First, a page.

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Implementing RTI in an Urban School District — New York City
By: Linda Wernikoff|Published: February 1, 2011
Topics: District-wide Implementation, Implementation Planning and Evaluation, K-5, Leadership, Literacy, Urban Education
For far too long, schools viewed special education as the only viable option for struggling students. As a result, increasing numbers of students were unnecessarily referred for special education, interventions for struggling students were not available in general education, and students were not referred until the third grade after not meeting proficiency on State ELA and Math assessments.
RTI provided a school-wide approach that promoted:
To ensure a collaborative approach and organizational support, a District Leadership Team was formed, comprised of representatives from general education, special education, the State Education Department, colleges and universities, and the teachers’ union. The District Leadership Team aligned policies and began to create the infrastructure needed to support widespread use of an RTI model. The team decided to initiate an RTI model addressing early grade literacy. They developed a District/School Action Plan that included the following components:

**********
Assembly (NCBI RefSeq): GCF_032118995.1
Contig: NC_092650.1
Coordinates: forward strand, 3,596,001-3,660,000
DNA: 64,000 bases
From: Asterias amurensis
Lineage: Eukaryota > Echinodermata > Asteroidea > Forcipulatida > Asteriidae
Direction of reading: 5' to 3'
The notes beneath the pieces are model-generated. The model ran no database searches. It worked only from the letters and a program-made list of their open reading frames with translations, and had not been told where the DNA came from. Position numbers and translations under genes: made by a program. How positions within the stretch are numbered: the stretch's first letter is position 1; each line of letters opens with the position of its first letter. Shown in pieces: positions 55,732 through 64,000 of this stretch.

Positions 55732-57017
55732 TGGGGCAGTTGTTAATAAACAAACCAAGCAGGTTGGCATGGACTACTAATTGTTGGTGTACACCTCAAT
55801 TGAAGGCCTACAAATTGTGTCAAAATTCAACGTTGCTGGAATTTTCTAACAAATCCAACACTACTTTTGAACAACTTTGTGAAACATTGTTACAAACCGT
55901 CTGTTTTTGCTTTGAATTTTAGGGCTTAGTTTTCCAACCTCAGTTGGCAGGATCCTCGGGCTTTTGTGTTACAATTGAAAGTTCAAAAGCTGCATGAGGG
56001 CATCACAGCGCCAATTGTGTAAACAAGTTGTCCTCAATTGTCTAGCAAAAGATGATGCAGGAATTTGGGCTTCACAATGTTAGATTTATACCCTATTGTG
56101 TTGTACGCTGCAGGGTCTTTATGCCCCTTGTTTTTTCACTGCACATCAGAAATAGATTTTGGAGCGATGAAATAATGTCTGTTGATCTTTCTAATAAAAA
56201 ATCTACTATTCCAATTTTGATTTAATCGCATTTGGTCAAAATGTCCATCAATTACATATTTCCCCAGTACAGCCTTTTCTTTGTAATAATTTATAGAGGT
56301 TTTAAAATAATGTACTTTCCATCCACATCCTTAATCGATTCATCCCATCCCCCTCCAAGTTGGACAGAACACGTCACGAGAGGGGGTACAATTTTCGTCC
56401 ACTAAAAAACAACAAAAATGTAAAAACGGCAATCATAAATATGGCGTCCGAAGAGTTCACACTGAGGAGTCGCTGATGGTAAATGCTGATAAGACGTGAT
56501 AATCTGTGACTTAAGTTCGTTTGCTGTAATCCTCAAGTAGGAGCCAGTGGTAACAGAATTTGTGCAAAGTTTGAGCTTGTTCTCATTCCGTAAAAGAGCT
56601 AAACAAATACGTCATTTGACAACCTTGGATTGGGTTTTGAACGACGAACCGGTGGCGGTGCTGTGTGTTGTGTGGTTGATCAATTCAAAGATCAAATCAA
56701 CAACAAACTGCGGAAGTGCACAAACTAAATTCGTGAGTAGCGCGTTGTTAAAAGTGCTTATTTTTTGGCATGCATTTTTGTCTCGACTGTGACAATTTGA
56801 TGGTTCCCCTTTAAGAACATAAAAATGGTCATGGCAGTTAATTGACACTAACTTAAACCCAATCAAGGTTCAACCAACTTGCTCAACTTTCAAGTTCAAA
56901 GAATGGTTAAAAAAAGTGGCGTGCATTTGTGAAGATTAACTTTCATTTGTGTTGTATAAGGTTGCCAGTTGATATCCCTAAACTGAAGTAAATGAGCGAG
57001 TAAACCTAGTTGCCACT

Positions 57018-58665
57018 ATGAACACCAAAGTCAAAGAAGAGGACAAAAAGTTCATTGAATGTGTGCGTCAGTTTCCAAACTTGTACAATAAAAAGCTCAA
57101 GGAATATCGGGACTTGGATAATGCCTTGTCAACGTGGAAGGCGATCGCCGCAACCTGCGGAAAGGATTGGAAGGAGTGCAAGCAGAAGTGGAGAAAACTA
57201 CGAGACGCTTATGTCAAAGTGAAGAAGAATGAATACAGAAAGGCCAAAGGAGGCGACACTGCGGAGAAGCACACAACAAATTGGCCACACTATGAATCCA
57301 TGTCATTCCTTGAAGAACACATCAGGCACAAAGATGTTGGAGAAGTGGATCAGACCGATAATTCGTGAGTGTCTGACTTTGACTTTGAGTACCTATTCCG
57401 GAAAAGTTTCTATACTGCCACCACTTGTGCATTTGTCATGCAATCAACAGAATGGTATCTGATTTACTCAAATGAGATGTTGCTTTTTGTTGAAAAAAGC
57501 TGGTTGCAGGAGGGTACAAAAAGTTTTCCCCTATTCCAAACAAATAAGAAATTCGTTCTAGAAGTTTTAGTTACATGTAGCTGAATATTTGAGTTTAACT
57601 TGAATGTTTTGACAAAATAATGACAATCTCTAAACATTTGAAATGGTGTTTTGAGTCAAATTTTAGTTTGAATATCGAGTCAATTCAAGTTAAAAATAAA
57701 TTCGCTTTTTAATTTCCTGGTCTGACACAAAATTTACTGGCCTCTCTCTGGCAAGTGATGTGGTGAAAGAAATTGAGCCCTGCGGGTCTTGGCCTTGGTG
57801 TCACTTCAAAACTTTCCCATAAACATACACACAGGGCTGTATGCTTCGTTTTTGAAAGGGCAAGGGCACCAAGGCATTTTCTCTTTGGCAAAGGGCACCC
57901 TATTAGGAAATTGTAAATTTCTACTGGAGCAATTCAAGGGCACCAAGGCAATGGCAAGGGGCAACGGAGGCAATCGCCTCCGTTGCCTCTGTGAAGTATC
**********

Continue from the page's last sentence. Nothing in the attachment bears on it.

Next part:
Once the District/School Action Plan was developed, the District Leadership Team decided to start small, introducing the RTI model in two schools. Because RTI implementation requires significant changes to school organization, staff roles, and the allocation of resources, they thought that starting small would enable them to provide ongoing support to the schools and not overwhelm them.
These two schools would later become demonstration sites for other schools. Starting with two schools also made it easier to obtain feedback from those implementing the program about what worked and what didn’t, the professional development needed, and the supports and resources necessary to successfully implement the RTI model.
The selected schools had strong leadership and a well established core curriculum. Strong school leaders were essential; they would have to:
Schools reported that a critical factor to their success was providing ongoing site-based coaching to teachers to support program implementation with fidelity.
The results for the two demonstration sites are presented below. Both schools experienced a decrease in the number of kindergarten and first graders “at risk” for literacy.
The following year the initiative was expanded to an additional 14 schools. Those schools had the opportunity to visit the initial two schools to learn about the RTI model and to speak with administrators and teachers prior to implementation. Schools reported that this feedback was a critical factor in getting them started with implementation.
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